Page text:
The overall intended impact for the MIplace Partnership Initiative is the implementation of placemaking activities to revitalize Michigan regions and communities statewide. This effort aims to engage community economic development activities and revitalize urban and rural communities by giving community leaders, including public, private and nonprofit partners, the knowledge and tools that they need to be successful in placemaking efforts. The benefits of these efforts include increased population attraction and retention; enhanced business development opportunities; increased job creation; a wider range of job opportunities; more mixed-use development; more affordable, livable communities for diverse population groups (including low and moderate income Michigan residents); greater social equity through improved access to amenities; more economically competitive communities; improved and protected natural environments; and increased energy efficiency and resilience.
The LPI (with the Planning & Zoning Center) provided assistance, in partnership with the Michigan State Housing Development Authority, the Michigan Municipal League, MSU Extension’s Greening Michigan Institute, and the MSU School of Planning, Design and Construction; and other champions of placemaking, to implement the MIplace Partnership Initiative from 2012-2015.
Below are some of the projects LPI is working on as part of the MIplace Partnership Initiative.
- Placemaking as an Economic Development Tool: A Placemaking Guidebook: The LPI released a 600-page guidebook that is the most comprehensive publication to date, drawing from the best works available. It includes the research that supports placemaking, identifies the elements (good form, public engagement, planning processes of placemaking and the regulatory tools) to achieve it, and then takes a deep dive into each of the four types of placemaking to use to create new quality places in your community
- Placemaking Curriculum and Training Opportunities: The LPI led the development and maintenance of the primary vehicle that the initiative has used to educate stakeholders about placemaking: A six-module, three-level (100, 200 and 300) classroom-based curriculum. Module 7, the Placemaking Toolkit, was also added. Over the last three years, this curriculum has been used to expose 15,000 people across the state (and even some beyond) to the concepts of placemaking. The curriculum was developed by LPI staff and MSU Extension educators in 2012, with members of the Sense of Place Council (the governing network of the MIplace Partnership Initiative) providing extensive input. Since that time, the curriculum has been updated significantly five times, so that we now have Version 6.0.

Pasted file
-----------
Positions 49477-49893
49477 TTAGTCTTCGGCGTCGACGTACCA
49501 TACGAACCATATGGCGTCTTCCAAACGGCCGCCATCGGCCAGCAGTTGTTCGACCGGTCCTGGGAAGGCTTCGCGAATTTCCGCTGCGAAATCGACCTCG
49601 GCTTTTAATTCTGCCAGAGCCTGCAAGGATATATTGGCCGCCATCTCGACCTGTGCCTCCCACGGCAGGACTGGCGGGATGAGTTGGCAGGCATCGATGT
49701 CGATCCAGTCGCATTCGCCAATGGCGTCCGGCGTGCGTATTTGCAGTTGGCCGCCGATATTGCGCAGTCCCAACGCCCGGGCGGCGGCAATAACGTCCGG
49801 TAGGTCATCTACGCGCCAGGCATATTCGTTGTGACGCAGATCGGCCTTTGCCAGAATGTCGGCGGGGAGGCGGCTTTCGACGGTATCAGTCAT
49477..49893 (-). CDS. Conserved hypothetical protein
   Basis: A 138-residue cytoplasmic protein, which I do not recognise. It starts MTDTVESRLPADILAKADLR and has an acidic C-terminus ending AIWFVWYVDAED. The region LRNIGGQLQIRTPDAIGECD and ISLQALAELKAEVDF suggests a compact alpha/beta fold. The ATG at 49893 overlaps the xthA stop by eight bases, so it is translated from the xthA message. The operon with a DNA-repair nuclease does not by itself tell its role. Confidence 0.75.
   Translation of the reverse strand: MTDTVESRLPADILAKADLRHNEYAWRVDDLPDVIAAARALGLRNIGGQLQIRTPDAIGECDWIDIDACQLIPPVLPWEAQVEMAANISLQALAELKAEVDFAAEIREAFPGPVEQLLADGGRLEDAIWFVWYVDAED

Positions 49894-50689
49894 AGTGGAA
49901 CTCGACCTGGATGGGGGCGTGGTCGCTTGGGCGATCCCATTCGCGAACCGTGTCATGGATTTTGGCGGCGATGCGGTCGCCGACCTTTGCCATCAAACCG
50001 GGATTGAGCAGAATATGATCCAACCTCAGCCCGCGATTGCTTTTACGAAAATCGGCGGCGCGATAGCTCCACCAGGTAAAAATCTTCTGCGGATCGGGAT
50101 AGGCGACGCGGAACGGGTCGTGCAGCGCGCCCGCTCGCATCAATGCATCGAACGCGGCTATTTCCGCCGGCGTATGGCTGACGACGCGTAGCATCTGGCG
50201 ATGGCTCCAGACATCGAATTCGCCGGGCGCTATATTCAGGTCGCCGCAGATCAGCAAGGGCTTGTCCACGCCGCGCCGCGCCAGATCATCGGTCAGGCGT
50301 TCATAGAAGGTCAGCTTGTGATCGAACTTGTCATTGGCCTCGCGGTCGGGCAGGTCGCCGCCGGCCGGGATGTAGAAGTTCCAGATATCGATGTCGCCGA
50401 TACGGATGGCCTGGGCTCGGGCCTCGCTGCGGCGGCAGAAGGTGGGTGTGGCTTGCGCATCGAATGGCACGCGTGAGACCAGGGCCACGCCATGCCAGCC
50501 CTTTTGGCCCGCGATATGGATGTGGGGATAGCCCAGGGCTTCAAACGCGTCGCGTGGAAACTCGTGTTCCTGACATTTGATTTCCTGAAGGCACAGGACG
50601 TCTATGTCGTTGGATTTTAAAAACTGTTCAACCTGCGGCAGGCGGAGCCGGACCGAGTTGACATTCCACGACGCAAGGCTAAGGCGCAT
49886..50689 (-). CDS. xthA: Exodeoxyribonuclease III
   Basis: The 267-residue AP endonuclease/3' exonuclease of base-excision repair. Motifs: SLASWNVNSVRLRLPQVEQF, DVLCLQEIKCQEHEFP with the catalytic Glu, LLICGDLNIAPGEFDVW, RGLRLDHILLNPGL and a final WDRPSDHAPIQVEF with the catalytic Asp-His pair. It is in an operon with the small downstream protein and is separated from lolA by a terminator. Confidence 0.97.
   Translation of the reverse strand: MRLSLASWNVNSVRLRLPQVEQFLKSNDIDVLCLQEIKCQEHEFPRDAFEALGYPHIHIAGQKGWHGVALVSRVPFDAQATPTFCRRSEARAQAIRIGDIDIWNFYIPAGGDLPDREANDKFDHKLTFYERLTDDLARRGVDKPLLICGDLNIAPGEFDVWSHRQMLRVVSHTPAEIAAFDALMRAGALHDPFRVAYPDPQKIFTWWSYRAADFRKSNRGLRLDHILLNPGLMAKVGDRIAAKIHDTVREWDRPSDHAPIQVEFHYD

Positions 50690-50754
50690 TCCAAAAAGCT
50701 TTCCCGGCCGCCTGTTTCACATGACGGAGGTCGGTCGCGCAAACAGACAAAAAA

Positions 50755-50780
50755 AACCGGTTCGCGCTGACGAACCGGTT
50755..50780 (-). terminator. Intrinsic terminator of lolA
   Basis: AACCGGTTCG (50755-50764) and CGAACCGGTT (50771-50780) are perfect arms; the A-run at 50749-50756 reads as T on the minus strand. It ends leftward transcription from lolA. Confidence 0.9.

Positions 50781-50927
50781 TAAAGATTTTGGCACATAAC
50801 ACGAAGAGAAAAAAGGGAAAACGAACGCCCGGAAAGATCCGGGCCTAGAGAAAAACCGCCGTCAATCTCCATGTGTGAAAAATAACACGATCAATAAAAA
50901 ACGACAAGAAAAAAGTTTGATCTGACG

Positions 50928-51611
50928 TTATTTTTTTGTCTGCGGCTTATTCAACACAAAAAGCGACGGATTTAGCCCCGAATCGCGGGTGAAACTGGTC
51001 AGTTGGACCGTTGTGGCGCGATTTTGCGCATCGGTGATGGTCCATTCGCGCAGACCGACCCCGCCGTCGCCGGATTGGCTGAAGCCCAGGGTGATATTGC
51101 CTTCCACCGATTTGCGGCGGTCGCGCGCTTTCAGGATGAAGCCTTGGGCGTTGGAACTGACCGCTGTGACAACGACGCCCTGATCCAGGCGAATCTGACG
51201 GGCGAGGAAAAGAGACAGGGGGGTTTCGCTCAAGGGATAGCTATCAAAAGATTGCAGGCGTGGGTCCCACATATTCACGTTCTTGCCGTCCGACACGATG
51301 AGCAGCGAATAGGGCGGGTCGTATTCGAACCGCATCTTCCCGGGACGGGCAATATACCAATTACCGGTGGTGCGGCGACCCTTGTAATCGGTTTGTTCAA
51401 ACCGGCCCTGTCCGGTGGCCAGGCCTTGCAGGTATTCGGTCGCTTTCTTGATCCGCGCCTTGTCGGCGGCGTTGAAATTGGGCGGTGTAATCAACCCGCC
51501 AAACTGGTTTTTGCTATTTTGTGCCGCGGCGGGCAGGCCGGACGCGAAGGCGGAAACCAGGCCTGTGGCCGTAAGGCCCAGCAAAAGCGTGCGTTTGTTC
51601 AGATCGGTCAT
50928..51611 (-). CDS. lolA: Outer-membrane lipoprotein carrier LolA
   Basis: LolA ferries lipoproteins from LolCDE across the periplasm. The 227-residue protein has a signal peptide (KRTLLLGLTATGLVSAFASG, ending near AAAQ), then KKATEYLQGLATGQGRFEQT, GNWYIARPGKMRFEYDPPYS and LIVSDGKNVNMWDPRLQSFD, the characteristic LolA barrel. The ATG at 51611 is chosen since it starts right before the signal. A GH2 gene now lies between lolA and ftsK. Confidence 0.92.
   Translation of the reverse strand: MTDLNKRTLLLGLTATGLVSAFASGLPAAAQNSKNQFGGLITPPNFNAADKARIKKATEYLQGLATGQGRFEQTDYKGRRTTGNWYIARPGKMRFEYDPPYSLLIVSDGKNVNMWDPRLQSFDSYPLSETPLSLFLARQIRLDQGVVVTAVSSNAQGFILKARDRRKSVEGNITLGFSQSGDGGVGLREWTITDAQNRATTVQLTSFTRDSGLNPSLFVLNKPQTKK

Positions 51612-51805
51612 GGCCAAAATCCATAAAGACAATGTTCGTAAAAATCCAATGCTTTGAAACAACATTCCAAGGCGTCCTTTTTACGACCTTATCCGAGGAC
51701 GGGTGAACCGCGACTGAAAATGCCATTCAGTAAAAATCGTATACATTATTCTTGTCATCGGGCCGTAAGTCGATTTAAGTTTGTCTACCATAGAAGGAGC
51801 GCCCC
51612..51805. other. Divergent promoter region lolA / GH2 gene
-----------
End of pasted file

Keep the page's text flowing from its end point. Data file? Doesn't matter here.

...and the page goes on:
- Placemaking Assessment Tool: The LPI developed a tool that will continue to help communities develop quality places that are attractive and functional in Michigan.
- WalkUP Studies Analysis: The LPI and other MIplace partners engaged in a study with Smart Growth America and George Washington University to analyze Walkable Urban Places (WalkUPs) in six Michigan metros: Detroit, Flint, Saginaw, Lansing, Grand Rapids and Kalamazoo. The results identified the most walkable and regionally significant places to target for future economic and community development efforts, including Strategic Placemaking.
- Placemaking Score and Tool: The LPI conducted a first-phase analysis aimed at developing a Placemaking Score for Michigan. The assessment included an inventory of all community design scoring systems, including Walk Score, STAR Communities, Irvine Minnesota Inventory System, LEED ND, Wisconsin Active Communities Assessment and others. Then, LPI provided a recommendation for development of an effective tool, based on readily available data (where possible) that can be benchmarked and measured for progress.
- PlacePlans: The LPI, SPDC and MML prepared four new PlacePlans for Michigan communities, while Michigan planning consultants assisted with three more (and another five communities were assisted to move existing PlacePlans closer to implementation).
- LQC Grant and Technical Assistance Program: The LPI partnered with the Michigan Realtors® to administer a local grant and technical assistance program for four Lighter, Quicker, Cheaper (LQC) projects in Flint, Jackson, Kalamazoo and Marquette.
- Regional Prosperity Initiative Plan Analysis: The LPI provided an analysis of all 11 Round 1 Regional Prosperity Plans developed by the regions in 2013-2014 to inform current plan (2015) development and track progress being made. Learn more at, LPI and Governor's Regional Reinvention Committee.